Objectifying Gender

The stiletto heel
ByLee Wright

chapter Chapter 24|12 pages

‘Power Dressing’ and the Construction of the Career Woman

ByJoanne Entwistle

chapter Chapter 25|10 pages

From Gay to Queer – or, Wasn’t Fashion Always Already a Very Queer Thing?

ByAnnamari Vänskä

chapter Chapter 26|21 pages

Lesbian Style

From mannish women to lipstick dykes
ByAdam Geczy, Vicki Karaminas

chapter Chapter 27|12 pages

Popular Fashion and Working-Class Affluence

ByAngela Partington

chapter Chapter 28|15 pages


From class differentiation to collective selection
ByHerbert Blumer

chapter Chapter 29|6 pages

Great Aspirations

Hip hop and fashion dress for excess and success
ByEmil Wilbekin

chapter Chapter 30|13 pages

Taste and Distinction

The politics of style
ByReina Lewis

chapter Chapter 31|15 pages

Islamic Fashion Scape

ByEmma Tarlo

chapter Chapter 32|15 pages

You should Understand, It’s a Freedom Thing

The Stoned Cherrie–Steve Biko T-shirt
ByCarol Tulloch

part Part Seven|72 pages

Fashion, clothes and the body

chapter Chapter 33|19 pages

Addressing the Body

ByJoanne Entwistle

chapter Chapter 34|18 pages

Deviant Bodies and Suitable Clothes

ByIngun Grimstad Klepp, Mari Rysst

chapter Chapter 35|13 pages

“My Leg is a Giant Stiletto Heel”

Fashioning the prosthetised body
ByLaini Burton, Jana Melkumova-Reynolds

chapter Chapter 36|16 pages

Fashion, Clothes and the Body

ByMalcolm Barnard

part Part Eight|82 pages


chapter Chapter 37|22 pages

The Crossroad between Production and Consumption

ByMarco Pedroni

chapter Chapter 38|12 pages

Consuming or Living with Things?

Wearing it out
ByTim Dant

chapter Chapter 39|15 pages

Reconceptualising Prosumption beyond the ‘Cultural Turn’

Passive fashion prosumption in Korea and China
ByTommy Tse, Ling Tung Tsang

chapter Chapter 40|14 pages

Attentiveness, Materials, and their Use

The stories of never washed, perfect piece and my community
ByKate Fletcher

chapter Chapter 41|13 pages

The Little Black Dress is the Solution, but what is the Problem?

ByDaniel Miller

part Part Nine|47 pages

Modern fashion

chapter Chapter 42|5 pages

Adorned in Dreams

ByElizabeth Wilson

chapter Chapter 43|10 pages

Modernism and Fashion

A social psychological interpretation
ByKurt W. Back

chapter Chapter 44|14 pages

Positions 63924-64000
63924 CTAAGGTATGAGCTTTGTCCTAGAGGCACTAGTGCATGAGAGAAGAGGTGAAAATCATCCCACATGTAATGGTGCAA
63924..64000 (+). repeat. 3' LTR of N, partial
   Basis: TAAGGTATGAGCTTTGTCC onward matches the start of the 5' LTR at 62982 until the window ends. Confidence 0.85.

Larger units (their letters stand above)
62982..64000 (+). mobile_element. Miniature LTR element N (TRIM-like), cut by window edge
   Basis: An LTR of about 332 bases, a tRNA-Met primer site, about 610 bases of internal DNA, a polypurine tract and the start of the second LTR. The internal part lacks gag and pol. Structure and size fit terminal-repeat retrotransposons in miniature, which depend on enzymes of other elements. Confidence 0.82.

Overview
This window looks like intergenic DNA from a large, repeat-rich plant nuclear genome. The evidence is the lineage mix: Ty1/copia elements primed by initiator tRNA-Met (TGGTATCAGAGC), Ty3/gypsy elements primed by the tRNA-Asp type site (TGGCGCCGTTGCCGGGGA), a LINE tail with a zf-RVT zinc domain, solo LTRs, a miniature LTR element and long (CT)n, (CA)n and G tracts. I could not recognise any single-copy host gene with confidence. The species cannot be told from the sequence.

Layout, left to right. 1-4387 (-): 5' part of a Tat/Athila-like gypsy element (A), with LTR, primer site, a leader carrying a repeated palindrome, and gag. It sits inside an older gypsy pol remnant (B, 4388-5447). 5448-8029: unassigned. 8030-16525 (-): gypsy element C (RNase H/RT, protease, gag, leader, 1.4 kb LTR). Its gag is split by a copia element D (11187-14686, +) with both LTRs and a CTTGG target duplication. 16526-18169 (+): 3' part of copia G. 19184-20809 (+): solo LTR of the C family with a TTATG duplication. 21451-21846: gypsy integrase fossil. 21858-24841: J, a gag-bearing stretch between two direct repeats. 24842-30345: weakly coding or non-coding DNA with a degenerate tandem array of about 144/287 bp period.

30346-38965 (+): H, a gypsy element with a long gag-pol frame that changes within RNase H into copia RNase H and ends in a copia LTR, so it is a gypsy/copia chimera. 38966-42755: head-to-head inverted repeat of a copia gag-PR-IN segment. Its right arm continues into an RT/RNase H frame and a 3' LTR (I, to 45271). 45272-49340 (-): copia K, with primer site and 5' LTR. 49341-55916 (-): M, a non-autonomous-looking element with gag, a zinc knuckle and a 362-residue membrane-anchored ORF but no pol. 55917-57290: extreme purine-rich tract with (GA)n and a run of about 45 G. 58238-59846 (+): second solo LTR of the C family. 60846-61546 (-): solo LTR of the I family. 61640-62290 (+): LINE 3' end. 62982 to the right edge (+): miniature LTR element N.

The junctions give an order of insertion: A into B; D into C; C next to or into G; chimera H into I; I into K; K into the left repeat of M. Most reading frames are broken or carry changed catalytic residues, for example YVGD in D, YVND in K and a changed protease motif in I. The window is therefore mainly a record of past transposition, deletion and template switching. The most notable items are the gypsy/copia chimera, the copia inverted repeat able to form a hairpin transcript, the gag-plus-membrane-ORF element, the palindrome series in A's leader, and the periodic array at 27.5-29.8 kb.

Public Roles/Personality in Public

ByRichard Sennett

chapter Chapter 45|12 pages

Walter Benjamin

Fashion, modernity and the city street
ByAdam Geczy, Vicki Karaminas

part Part Ten|65 pages

Postmodern fashion

chapter Chapter 46|11 pages

The Ideological Genesis of Needs/Fetishism and Ideology

ByJean Baudrillard

chapter Chapter 47|13 pages

Fashion, or the Enchanting Spectacle of the Code

ByJean Baudrillard

chapter Chapter 48|14 pages

A Tale of Inscription/Fashion Statements

ByKim Sawchuk

chapter Chapter 49|21 pages

Deconstruction Fashion

The making of unfinished, decomposing and re-assembled clothes
ByAlison Gill

part Part Eleven|65 pages

Digital/new media and fashion

chapter Chapter 50|15 pages

Narcissism, Femininity and Alienation

BySandra Lee Bartky

chapter Chapter 51|15 pages

Personal Fashion Blogs

Screens and mirrors in digital self-portraits
ByAgnès Rocamora

chapter Chapter 52|18 pages

Bringing Sexy Back

Reclaiming the body aesthetic via self-shooting
ByKatrin Tiidenberg

chapter Chapter 53|13 pages

Mediatization and Digital Media in the Field of Fashion

ByAgnès Rocamora

part Part Twelve|71 pages

Global and transnational fashion

chapter Chapter 54|14 pages

Globalization and Colonialism

ByMalcolm Barnard

chapter Chapter 55|13 pages

Extract from Global Fashion Local Tradition

ByJan Brand, Jose Teunissen

chapter Chapter 56|12 pages

Transnational Commodity Flows and the Global Phenomenon of the Brand

ByIan Skoggard

chapter Chapter 57|14 pages

The Art of Dressing

Body, gender, and discourse on fashion in Soviet Russia in the 1950s and 1960s
ByOlga Gurova

chapter Chapter 58|14 pages

Hong Kong Fashion Designers as Cultural Intermediaries

Out of global garment production
ByLise Skov